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What's Next For Health Care On The Hill?


When it became clear that the House was not going to be able to pass its health care bill, President Trump was quick to move on, readying for the next battle, tax reform. That did not, however, stop the president's top advisers from deflecting blame. Here's Mick Mulvaney. He's the director of the White House Office of Management and Budget. He was on NBC's "Meet The Press" yesterday.


MICK MULVANEY: We haven't been able to change Washington in the first 65 days. And I think if there's anything that's disappointing and sort of an educational process to the Trump administration was that this place was a lot more rotten than we thought that it was.

GREENE: And President Trump did not hold back on blaming people, Democrats and then conservatives in his own party. There are increasing signs, though, that the Trump might focus now on reaching out to Democrats, even if that means bypassing the so-called Freedom Caucus of hard-line Republicans. This is Trump's chief of staff Reince Priebus on "Fox News Sunday."


REINCE PRIEBUS: It's time for both parties to come together and get to real reforms in this country, whether it be taxes, whether it be health care, whether it be immigration, whether it be infrastructure. This president is ready to lead and sort of, you know, over with the games in the legislature.

GREENE: Let's talk about all this with Jim Hobart. He is a Republican analyst and pollster who has been on our program many times before.

Jim, good morning.

JIM HOBART: Good morning.

GREENE: So how big was the political cost for Donald Trump in this health care bill, this failure?

HOBART: I think for Donald Trump and for the Republican Party in general, it's certainly not good politically. The reality is that Republicans were elected to get things done. No. 1 on that list was repealing and replacing Obamacare. They gave it a shot, and it didn't work. So from a political standpoint, definitely not a good thing.

GREENE: Let's talk - I mean, the president yesterday blaming the Freedom Caucus pretty clearly for the failure here - and I just wonder about that strategy. I mean, couldn't that alienate these conservatives? Will it make it hard to get them back for things like tax reform and other stuff on the agenda?

HOBART: I think Donald Trump is starting to feel what, first, John Boehner did and Paul Ryan has during his tenure as speaker, is that dealing with the Freedom Caucus is very frustrating. This is a group that would vote no on declaring that the sky is blue. And that is the precedent they have set. And yeah, it's an open question as to what the best way to deal with them is. He certainly did his best to come their way on the health care bill. It still didn't work. And I think he certainly voiced his frustration over the weekend.

GREENE: Well, I don't have to tell you how polarizing this election was. I just wonder, what potential is there for Donald Trump if he chooses to go after moderate Democrats as we go on now? I mean, is it possible for him to get some on his side?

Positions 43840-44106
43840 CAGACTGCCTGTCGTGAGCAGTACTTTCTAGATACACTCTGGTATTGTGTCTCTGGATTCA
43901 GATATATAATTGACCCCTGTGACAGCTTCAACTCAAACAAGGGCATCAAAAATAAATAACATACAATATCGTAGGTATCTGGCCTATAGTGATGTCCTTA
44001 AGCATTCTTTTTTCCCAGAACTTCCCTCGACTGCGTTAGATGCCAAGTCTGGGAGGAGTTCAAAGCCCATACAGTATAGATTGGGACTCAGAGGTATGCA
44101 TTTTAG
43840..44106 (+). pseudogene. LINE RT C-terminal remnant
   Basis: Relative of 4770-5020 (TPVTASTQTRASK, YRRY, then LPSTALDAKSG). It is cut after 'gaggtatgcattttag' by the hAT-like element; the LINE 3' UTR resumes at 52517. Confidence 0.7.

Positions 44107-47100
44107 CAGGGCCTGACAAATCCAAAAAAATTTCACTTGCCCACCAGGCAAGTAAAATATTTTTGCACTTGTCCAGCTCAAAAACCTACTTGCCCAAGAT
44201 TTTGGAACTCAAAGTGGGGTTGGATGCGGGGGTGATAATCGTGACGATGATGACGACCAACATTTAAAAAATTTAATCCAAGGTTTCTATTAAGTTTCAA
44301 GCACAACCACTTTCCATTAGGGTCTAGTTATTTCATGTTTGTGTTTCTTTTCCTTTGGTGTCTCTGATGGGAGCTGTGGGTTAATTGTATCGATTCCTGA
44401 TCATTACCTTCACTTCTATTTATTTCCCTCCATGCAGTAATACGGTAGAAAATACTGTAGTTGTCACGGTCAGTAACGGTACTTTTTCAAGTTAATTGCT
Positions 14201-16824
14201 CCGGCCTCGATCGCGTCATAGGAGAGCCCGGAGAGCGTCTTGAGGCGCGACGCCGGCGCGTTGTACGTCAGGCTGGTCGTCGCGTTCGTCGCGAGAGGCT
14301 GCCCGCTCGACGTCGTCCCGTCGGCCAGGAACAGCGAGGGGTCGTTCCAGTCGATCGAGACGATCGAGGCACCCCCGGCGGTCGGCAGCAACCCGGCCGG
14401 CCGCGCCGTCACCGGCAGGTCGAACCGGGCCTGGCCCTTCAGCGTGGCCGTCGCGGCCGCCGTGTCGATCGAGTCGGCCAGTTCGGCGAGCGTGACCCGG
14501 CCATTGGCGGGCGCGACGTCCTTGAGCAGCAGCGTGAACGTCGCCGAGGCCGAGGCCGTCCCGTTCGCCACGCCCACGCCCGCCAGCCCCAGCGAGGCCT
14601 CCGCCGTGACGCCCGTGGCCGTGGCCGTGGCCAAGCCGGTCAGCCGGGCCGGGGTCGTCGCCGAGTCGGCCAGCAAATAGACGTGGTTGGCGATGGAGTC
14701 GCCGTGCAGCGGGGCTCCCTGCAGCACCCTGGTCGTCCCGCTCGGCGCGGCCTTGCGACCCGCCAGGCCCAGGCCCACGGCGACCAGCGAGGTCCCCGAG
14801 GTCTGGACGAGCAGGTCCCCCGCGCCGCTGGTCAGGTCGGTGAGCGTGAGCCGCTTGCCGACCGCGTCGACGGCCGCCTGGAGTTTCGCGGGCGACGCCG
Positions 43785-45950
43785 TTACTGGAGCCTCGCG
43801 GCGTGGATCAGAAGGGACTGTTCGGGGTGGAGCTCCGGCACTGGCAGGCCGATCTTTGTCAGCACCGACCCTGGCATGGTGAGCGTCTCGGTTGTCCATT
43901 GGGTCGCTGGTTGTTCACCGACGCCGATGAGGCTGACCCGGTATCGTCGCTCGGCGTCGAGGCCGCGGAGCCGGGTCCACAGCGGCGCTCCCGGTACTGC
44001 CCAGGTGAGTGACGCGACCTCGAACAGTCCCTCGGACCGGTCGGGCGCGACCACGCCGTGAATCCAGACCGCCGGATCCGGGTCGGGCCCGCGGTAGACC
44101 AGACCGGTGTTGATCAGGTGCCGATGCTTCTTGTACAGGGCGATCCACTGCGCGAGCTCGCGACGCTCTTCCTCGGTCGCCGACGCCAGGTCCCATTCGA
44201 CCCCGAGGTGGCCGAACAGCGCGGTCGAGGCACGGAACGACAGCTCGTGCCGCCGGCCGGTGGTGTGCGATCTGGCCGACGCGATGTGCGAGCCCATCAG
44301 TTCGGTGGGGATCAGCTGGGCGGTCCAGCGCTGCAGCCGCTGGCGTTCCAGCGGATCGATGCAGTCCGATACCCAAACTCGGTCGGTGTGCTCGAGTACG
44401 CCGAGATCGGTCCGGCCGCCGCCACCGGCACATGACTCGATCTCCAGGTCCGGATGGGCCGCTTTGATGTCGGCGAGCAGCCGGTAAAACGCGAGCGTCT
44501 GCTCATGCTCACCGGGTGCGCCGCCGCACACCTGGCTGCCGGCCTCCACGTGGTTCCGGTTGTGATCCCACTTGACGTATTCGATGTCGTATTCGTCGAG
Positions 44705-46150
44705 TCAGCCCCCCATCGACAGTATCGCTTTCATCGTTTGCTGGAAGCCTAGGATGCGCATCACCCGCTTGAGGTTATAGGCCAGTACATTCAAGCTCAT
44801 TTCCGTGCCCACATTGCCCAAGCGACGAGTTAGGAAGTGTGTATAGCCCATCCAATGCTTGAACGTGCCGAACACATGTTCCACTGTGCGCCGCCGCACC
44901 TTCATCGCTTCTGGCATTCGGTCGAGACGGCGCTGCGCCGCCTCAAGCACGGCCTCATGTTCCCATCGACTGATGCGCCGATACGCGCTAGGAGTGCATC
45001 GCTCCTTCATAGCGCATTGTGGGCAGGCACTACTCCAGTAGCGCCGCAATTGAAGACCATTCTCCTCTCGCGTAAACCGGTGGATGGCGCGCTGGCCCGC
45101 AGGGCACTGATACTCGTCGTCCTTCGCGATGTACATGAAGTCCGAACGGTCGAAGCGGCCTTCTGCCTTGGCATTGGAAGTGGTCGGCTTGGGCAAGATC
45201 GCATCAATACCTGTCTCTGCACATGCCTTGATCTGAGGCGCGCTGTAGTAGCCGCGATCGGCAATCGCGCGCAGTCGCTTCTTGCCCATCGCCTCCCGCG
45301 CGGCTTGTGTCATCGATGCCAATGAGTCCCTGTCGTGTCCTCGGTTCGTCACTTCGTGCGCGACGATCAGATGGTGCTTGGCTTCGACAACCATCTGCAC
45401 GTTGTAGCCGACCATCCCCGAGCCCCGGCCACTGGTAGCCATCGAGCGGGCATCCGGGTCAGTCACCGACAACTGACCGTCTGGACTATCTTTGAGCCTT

HOBART: I think there's two challenges. The first one is there just aren't very many moderate Democrats left. Both in the Republican Party - there aren't many moderate Republicans. And the Democrats - it's the same way. And Democrats just don't have that much incentive - at least right now - to come in Donald Trump's direction. So I think it's certainly worth trying to reach out. It's going to be difficult to have many Democrats come aboard with Donald Trump because it would harm them politically. There's such distaste for Donald Trump among the Democratic base that any Democrat voting with him is going to face problems of their own.

GREENE: OK so taking all that together - he's going to have trouble getting these conservatives because you say that they'll vote no on even the question of - is the sky blue? - although that's something they would obviously say is not the case. But you have - you're saying the Democrats - there just aren't moderates there for Donald Trump to work with. Where does that leave this president and his agenda?

HOBART: It's going to be difficult. Look - governing is hard. And I think that Republicans are seeing that after - this is the first time they've controlled all three branches of government since before the 2006 elections. And several congressmen said over the weekend that, look, we've gotten so used to voting no on everything and that being a successful strategy. Now we're going to have to take some time to learn how to govern, and it's going to take some time. And it will be - it's going to be a challenge. And whether it be further reaching out to the Freedom Caucus or seeing if he can get some Democrats on board, it will be interesting to see the tack that Donald Trump and other Republican leaders take.

GREENE: Let me finish by asking you about these investigations into Russia and possible alleged ties with the Trump campaign. The House Intelligence Committee - the chairman, Devin Nunes, canceling an open hearing on Tuesday, saying that it would be better to have closed-door hearings to be able to hear more from officials, Democrats saying that they're just trying to hide this from the public. I mean, has this become so polarized that this investigation has just lost credibility?

HOBART: It looks a lot to me and reminds me of Republicans' investigation into Benghazi a couple of years back in that it is something that there has been so much focus on and so much conflicting information on both sides that it's something that voters may be beginning to tune out, with the exception of the bases of both parties. So I'm not sure how much effect it has politically, although certainly transparency should be the focus.

GREENE: OK. Jim Hobart, Republican pollster with Public Opinion Strategies in Alexandria, Va.

Jim, thanks.

HOBART: Thank you. Transcript provided by NPR, Copyright NPR.